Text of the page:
Lasers are key to future chip-processing detective work

Engineers at Purdue University have demonstrated concepts that could save computer chip manufacturers millions of dollars in downtime by using lasers to identify the sources of contamination and other defects.

Engineers at Purdue University have demonstrated concepts that could eventually save computer chip manufacturers millions of dollars in downtime every year by using lasers to quickly identify and pinpoint the sources of contaminating dust and other defects.

Semiconductor manufacturers already use lasers to detect dust particles on expensive silicon wafers, which contain hundreds of chips. But then the manufacturing operation must be shut down while workers try to determine what the dust particles are made of and where they came from, especially when large quantities are found. If an electron microscope is needed to trace the dust, the contaminated wafer is essentially destroyed in the process, adding to the loss.

Each 300 millimetre-wafer, roughly 12 inches in diameter, can yield 200 chips, which might eventually be worth nearly $1 million. If a new wafer rolls off the line every minute, one hour of downtime can cost tens of millions of dollars.

‘As the features in circuits are getting smaller every 18 months or so, the size of a killer defect is getting smaller and smaller. One way to rapidly detect and identify smaller defects is to use laser beams of shorter wavelengths, such as in the deep ultraviolet range,’ said E. Dan Hirleman, a professor and head of the Purdue School of Mechanical Engineering.

The same lasers used to detect dust might also be used to identify the particles and begin tracing the contamination source within seconds.

Because circuits in new computer chips are only slightly wider than the particles, the contaminants are large enough to ruin or short-circuit the tiny ‘wires’ in the chips. Although wafers are produced in clean environments that are isolated from the outside world, all dust cannot be eliminated.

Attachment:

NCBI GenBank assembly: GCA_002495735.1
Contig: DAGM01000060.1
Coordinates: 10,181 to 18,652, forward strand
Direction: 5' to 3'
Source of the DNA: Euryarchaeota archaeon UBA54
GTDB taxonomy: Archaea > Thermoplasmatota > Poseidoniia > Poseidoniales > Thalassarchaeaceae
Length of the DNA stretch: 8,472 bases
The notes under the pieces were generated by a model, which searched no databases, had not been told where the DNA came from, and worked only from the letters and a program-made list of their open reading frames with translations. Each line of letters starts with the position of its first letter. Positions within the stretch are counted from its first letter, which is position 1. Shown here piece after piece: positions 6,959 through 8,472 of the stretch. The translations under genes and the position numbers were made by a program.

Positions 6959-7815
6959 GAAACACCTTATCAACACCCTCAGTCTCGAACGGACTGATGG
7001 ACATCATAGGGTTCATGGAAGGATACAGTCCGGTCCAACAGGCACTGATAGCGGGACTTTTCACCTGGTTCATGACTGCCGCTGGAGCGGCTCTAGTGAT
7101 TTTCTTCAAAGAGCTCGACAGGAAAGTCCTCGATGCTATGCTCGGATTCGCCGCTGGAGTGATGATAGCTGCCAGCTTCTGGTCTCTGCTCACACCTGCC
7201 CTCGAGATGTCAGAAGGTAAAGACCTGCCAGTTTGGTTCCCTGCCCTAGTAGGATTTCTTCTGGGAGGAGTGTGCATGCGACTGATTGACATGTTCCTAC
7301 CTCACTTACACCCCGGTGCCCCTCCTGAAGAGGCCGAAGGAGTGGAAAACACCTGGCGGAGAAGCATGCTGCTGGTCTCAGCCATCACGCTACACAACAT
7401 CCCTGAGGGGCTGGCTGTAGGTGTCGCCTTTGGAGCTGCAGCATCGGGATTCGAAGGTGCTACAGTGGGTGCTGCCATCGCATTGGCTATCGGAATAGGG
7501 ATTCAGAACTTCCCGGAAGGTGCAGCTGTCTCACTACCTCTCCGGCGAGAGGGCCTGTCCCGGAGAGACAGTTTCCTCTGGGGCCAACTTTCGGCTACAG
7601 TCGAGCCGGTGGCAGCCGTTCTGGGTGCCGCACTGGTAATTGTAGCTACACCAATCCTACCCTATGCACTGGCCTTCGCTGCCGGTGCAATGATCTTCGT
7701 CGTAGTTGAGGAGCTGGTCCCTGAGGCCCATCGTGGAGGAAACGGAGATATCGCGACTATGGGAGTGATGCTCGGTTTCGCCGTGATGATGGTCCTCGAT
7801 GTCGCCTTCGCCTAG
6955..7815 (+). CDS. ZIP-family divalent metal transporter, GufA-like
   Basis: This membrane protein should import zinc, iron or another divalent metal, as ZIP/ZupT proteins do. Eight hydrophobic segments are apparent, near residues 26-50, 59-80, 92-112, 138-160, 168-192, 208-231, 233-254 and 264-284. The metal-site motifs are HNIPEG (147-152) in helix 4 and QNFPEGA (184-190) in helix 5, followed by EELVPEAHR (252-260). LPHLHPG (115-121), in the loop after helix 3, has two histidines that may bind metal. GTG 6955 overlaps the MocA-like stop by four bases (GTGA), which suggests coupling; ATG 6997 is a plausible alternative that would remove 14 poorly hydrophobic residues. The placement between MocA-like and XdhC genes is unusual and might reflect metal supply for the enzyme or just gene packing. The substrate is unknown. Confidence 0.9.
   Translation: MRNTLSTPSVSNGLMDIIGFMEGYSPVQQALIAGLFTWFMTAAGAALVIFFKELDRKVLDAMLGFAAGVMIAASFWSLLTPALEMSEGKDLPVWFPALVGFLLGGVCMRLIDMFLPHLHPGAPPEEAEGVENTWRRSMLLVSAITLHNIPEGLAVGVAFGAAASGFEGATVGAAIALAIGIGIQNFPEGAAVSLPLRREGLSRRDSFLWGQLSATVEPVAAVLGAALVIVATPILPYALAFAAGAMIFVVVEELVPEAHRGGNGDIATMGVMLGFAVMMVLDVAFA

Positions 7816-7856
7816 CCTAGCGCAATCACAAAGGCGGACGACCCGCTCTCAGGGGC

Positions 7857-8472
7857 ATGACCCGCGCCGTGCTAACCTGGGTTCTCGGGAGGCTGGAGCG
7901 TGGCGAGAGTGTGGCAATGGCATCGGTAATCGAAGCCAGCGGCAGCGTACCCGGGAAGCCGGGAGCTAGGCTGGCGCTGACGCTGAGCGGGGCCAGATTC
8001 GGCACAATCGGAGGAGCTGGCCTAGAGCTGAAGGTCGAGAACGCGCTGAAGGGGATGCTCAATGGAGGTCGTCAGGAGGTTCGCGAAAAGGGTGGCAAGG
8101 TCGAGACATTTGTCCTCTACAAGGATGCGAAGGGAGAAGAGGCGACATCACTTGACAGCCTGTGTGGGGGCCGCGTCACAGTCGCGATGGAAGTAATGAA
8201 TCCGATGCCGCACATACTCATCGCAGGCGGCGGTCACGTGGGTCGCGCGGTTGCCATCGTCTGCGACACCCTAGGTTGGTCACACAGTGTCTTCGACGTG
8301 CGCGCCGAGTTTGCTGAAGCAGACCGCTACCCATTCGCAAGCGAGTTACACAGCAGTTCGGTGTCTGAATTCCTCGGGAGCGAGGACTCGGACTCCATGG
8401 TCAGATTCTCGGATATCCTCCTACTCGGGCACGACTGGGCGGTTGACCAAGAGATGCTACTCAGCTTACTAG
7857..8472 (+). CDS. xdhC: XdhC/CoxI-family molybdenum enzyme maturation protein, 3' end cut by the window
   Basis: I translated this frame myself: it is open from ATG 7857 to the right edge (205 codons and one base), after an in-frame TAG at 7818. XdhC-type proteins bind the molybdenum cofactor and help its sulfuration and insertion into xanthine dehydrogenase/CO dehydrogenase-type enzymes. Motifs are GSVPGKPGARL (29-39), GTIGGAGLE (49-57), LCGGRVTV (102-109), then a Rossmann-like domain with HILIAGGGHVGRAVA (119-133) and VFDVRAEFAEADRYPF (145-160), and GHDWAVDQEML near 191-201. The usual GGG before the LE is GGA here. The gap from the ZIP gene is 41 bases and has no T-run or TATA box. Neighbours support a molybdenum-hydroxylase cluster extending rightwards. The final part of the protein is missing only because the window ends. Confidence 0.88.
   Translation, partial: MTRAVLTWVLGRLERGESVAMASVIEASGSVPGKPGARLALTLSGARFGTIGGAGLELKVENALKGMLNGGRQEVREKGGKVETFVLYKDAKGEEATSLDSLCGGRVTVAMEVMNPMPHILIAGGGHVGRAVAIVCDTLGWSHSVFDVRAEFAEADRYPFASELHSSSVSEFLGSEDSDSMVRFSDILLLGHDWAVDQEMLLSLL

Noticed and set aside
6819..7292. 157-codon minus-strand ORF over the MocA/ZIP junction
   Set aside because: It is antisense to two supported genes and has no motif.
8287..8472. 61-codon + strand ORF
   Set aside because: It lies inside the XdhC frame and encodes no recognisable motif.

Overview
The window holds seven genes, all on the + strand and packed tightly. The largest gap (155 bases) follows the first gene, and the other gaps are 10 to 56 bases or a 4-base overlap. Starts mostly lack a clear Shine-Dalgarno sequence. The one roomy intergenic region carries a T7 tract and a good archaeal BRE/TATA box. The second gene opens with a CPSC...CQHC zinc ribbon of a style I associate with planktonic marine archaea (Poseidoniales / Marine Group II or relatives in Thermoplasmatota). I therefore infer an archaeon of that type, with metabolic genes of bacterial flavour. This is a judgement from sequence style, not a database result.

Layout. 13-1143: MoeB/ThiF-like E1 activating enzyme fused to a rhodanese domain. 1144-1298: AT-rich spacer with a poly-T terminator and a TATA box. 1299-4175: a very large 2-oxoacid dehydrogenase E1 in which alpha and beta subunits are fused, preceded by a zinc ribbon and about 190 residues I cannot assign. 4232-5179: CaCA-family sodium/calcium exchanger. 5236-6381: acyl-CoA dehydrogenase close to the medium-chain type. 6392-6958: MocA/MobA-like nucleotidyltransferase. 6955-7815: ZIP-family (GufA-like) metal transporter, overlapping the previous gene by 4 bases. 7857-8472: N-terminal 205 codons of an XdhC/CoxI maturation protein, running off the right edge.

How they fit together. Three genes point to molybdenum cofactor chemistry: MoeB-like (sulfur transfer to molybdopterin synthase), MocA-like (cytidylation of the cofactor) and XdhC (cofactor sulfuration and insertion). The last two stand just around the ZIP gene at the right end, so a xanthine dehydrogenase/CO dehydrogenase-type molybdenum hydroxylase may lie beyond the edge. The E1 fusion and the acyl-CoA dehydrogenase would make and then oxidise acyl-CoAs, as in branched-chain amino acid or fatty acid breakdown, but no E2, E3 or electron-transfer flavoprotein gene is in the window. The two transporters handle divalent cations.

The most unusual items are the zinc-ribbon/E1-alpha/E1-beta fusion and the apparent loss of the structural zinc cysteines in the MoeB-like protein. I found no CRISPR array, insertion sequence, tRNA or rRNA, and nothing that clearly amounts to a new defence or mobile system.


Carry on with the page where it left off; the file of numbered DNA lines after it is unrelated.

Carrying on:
Purdue researchers have developed mathematical models that reveal a dust particle’s fingerprint hidden in the precise way in which it ‘scatters’ laser light. The laser reflects off of the silicon wafer’s near-perfect mirror surface, but the light does not reflect well from dust particles. Some of the light is said to be scattered as it bounces off in different directions after hitting a dust particle. Different types of particles have specific scattering signatures, which can be modelled mathematically; creating fingerprints that can help identify certain types of particles.

Data from the models might be used by industry to design new types of instruments that reduce downtime. Future technologies might even use lasers to remove contamination, a sort of ‘laser dry-cleaning’ system that would shake off the particle, Hirleman said.

Such a dry-cleaning technique would be needed because wet-cleaning methods often deposit more particles than they remove, actually increasing the contamination. The models developed at Purdue also will be important for designing such instruments.

The research engineers precisely measure how laser light bounces off dust using a new instrument called a scatterometer. Then they use those data to validate complex mathematical modelling software that identifies a particle’s composition based on its light-scattering fingerprint.

Purdue researchers are also developing a new, more precision deep ultraviolet scatterometer that can detect smaller particles, which is essential to keep up with the constantly shrinking dimensions of computer chip circuitry.